In yesterday's blog I wrote ""The best of humanity always overcomes the worst.....always."
I am sure there are some readers, whose belief in such a concept harshly eroded by some of life's events, have considerable doubt about the truth of such a statement. Then may I humbly ask you to read the following extracted from Time magazine:
> "Paul Quinn-Judge, TIME'S Moscow bureau chief, has been covering the tragedies and atrocities of the Caucasus since 1996 immersing himself in the relentless pain of the place but never letting it cloud his vision. He has been to Chechnya and its neighboring republics nine times. He was in Grozny in 2000 just after the Russian army flattened it; he's been to the Pankisi Gorge in Georgia, a onetime haven for Chechen separatists and al-Qaeda operatives; and back in Moscow, he was at the Dubrovka Theater in October of 2002, where 170 people died after Chechen terrorists seized the building and took 800 hostages. So when he rushed to Beslan in North Ossetia last week catching a flight and driving through the night to cover the school siege he knew what to expect. "When you're faced with a tragedy of this magnitude, the feeling is devastation," Paul says. "Watching stretcher upon stretcher of kids coming out, dirty, half-naked, sometimes probably dead. It leaves you with a sense of deep emptiness."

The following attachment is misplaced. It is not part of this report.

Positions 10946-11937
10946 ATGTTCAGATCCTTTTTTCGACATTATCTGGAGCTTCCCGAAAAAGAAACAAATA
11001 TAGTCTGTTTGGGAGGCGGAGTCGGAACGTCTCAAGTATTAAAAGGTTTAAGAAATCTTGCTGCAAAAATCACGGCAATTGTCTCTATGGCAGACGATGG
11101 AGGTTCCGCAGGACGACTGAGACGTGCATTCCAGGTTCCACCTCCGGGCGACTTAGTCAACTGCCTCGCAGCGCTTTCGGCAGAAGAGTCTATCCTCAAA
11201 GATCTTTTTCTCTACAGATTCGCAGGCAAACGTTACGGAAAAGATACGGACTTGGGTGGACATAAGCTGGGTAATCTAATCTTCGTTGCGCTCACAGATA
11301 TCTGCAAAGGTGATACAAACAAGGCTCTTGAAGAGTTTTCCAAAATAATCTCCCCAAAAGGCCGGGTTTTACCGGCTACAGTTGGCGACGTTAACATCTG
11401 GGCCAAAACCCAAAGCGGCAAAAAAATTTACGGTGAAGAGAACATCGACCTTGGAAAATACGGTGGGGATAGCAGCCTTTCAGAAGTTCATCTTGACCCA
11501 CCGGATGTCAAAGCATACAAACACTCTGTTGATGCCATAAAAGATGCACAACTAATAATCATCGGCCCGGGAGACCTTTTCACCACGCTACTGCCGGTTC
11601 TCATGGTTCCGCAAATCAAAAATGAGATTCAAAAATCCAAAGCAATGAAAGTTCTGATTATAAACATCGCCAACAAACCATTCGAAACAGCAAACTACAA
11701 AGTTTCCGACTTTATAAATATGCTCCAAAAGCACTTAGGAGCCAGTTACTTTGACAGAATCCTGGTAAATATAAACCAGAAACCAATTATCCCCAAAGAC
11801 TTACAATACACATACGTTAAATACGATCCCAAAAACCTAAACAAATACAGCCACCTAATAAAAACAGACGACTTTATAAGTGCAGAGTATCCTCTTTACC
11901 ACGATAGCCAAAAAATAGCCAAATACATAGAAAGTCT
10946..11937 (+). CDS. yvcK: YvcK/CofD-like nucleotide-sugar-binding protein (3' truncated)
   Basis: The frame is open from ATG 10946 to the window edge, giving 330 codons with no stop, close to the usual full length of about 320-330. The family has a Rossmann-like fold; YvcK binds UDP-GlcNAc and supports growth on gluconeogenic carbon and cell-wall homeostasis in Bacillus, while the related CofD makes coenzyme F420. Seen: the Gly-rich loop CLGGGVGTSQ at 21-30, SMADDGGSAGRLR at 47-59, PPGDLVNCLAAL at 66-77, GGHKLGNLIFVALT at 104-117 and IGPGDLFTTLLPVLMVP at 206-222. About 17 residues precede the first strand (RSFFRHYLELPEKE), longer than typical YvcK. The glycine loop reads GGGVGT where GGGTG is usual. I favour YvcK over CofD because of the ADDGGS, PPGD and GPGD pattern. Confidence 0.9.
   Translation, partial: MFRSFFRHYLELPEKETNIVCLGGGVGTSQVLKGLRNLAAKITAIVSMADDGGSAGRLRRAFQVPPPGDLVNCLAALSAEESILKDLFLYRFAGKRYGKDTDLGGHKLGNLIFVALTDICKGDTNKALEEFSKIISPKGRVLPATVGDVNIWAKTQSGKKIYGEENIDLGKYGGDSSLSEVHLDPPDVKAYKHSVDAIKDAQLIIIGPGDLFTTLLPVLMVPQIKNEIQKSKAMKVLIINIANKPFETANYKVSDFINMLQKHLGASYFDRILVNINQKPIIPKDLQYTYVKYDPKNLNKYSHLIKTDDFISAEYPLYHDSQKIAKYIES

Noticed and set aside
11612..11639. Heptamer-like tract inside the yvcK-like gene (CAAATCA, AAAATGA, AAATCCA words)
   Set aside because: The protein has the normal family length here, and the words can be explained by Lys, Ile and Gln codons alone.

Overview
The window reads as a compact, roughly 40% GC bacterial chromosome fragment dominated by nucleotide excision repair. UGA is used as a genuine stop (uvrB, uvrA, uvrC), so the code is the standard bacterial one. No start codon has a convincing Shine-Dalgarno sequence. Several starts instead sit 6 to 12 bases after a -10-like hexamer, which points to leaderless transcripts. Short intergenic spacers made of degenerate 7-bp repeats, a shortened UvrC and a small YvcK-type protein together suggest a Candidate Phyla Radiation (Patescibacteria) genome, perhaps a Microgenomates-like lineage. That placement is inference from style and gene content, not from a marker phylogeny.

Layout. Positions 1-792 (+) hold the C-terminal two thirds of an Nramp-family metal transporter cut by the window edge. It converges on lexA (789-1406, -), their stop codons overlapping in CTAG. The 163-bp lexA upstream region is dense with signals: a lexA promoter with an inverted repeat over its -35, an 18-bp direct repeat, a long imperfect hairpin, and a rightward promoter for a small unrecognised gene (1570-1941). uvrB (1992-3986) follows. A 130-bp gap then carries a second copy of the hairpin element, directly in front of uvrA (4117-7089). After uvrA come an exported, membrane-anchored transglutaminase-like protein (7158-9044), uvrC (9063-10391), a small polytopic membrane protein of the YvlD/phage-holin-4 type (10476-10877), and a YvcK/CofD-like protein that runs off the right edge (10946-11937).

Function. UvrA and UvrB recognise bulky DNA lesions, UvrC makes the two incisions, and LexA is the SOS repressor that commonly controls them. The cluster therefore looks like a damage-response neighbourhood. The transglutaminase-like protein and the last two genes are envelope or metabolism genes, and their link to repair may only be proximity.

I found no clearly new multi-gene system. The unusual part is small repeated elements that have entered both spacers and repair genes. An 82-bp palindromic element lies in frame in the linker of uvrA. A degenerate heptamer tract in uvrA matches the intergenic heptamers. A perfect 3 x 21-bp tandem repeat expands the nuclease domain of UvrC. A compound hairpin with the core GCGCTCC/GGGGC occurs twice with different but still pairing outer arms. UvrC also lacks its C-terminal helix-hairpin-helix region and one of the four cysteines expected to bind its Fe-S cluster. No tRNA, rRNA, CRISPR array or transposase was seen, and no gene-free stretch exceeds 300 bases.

Paul's report on the tragedy is vivid, poignant and shocking. His interview with Elena Kasumova, a teacher at Beslan's School No. 1 who survived the siege, is especially compelling. "Talking to someone who has gone through the most hellish experience, and can calmly, lucidly, dispassionately describe what happened is humbling," he says. "She saw the guerrillas do horrible things, yet remembers that one was a pleasant, nice-looking guy."
Most of all, Paul says, it's the heroism of ordinary people especially the civilians who rushed to save children as the bullets flew that sticks in the mind. "There's this fantastic solidarity that comes up in a community that has suffered such a crisis," he says. "I stayed with a family that had two children in the school. They didn't want to talk about it. They were worried, but stoic. Yet they spent their time worrying if I was getting enough to eat." Both children were wounded, but unlike so many others in Beslan last week, they survived. <
.... and they worried about food for their guest. !!!!!
In this one simple, normal,compassionate and caring action this family - in the midst of their own torment and distress - demonstrated why terrorism will never win.
For it is written "out of the lion's mouth came forth sweetness" (and that biblical quote is a very special story).
In the darkest of nights the smallest candle burns so brightly.